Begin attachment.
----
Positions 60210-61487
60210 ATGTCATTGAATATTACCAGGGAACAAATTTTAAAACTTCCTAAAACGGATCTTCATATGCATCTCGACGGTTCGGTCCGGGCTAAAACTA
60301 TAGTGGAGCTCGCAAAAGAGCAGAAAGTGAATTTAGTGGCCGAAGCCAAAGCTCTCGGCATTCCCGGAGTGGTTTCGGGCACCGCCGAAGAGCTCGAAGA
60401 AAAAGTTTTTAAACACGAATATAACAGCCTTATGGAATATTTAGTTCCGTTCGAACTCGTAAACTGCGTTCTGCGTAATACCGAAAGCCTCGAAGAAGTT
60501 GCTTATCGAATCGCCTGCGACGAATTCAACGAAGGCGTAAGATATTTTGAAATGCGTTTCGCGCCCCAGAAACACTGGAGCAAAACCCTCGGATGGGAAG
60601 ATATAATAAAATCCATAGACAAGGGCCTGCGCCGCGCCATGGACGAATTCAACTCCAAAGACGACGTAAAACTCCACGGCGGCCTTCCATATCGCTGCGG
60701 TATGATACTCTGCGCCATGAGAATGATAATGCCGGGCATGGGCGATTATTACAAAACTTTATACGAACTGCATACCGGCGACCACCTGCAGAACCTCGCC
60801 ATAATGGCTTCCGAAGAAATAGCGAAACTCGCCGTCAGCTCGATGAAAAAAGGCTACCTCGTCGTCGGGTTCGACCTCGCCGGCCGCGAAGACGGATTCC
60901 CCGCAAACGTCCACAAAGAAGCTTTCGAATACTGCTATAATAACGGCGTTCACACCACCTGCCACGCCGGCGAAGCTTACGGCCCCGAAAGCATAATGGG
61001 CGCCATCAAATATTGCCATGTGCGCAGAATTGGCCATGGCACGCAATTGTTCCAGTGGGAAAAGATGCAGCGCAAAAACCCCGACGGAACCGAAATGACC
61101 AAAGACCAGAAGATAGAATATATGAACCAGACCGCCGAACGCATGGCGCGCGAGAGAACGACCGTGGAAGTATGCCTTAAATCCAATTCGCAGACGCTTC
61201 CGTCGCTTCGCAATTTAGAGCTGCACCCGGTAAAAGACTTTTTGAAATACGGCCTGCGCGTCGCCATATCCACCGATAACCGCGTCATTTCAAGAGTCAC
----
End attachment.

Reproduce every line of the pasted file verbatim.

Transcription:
Positions 60210-61487
60210 ATGTCATTGAATATTACCAGGGAACAAATTTTAAAACTTCCTAAAACGGATCTTCATATGCATCTCGACGGTTCGGTCCGGGCTAAAACTA
60301 TAGTGGAGCTCGCAAAAGAGCAGAAAGTGAATTTAGTGGCCGAAGCCAAAGCTCTCGGCATTCCCGGAGTGGTTTCGGGCACCGCCGAAGAGCTCGAAGA
60401 AAAAGTTTTTAAACACGAATATAACAGCCTTATGGAATATTTAGTTCCGTTCGAACTCGTAAACTGCGTTCTGCGTAATACCGAAAGCCTCGAAGAAGTT
60501 GCTTATCGAATCGCCTGCGACGAATTCAACGAAGGCGTAAGATATTTTGAAATGCGTTTCGCGCCCCAGAAACACTGGAGCAAAACCCTCGGATGGGAAG
60601 ATATAATAAAATCCATAGACAAGGGCCTGCGCCGCGCCATGGACGAATTCAACTCCAAAGACGACGTAAAACTCCACGGCGGCCTTCCATATCGCTGCGG
60701 TATGATACTCTGCGCCATGAGAATGATAATGCCGGGCATGGGCGATTATTACAAAACTTTATACGAACTGCATACCGGCGACCACCTGCAGAACCTCGCC
60801 ATAATGGCTTCCGAAGAAATAGCGAAACTCGCCGTCAGCTCGATGAAAAAAGGCTACCTCGTCGTCGGGTTCGACCTCGCCGGCCGCGAAGACGGATTCC
60901 CCGCAAACGTCCACAAAGAAGCTTTCGAATACTGCTATAATAACGGCGTTCACACCACCTGCCACGCCGGCGAAGCTTACGGCCCCGAAAGCATAATGGG
61001 CGCCATCAAATATTGCCATGTGCGCAGAATTGGCCATGGCACGCAATTGTTCCAGTGGGAAAAGATGCAGCGCAAAAACCCCGACGGAACCGAAATGACC
61101 AAAGACCAGAAGATAGAATATATGAACCAGACCGCCGAACGCATGGCGCGCGAGAGAACGACCGTGGAAGTATGCCTTAAATCCAATTCGCAGACGCTTC
61201 CGTCGCTTCGCAATTTAGAGCTGCACCCGGTAAAAGACTTTTTGAAATACGGCCTGCGCGTCGCCATATCCACCGATAACCGCGTCATTTCAAGAGTCAC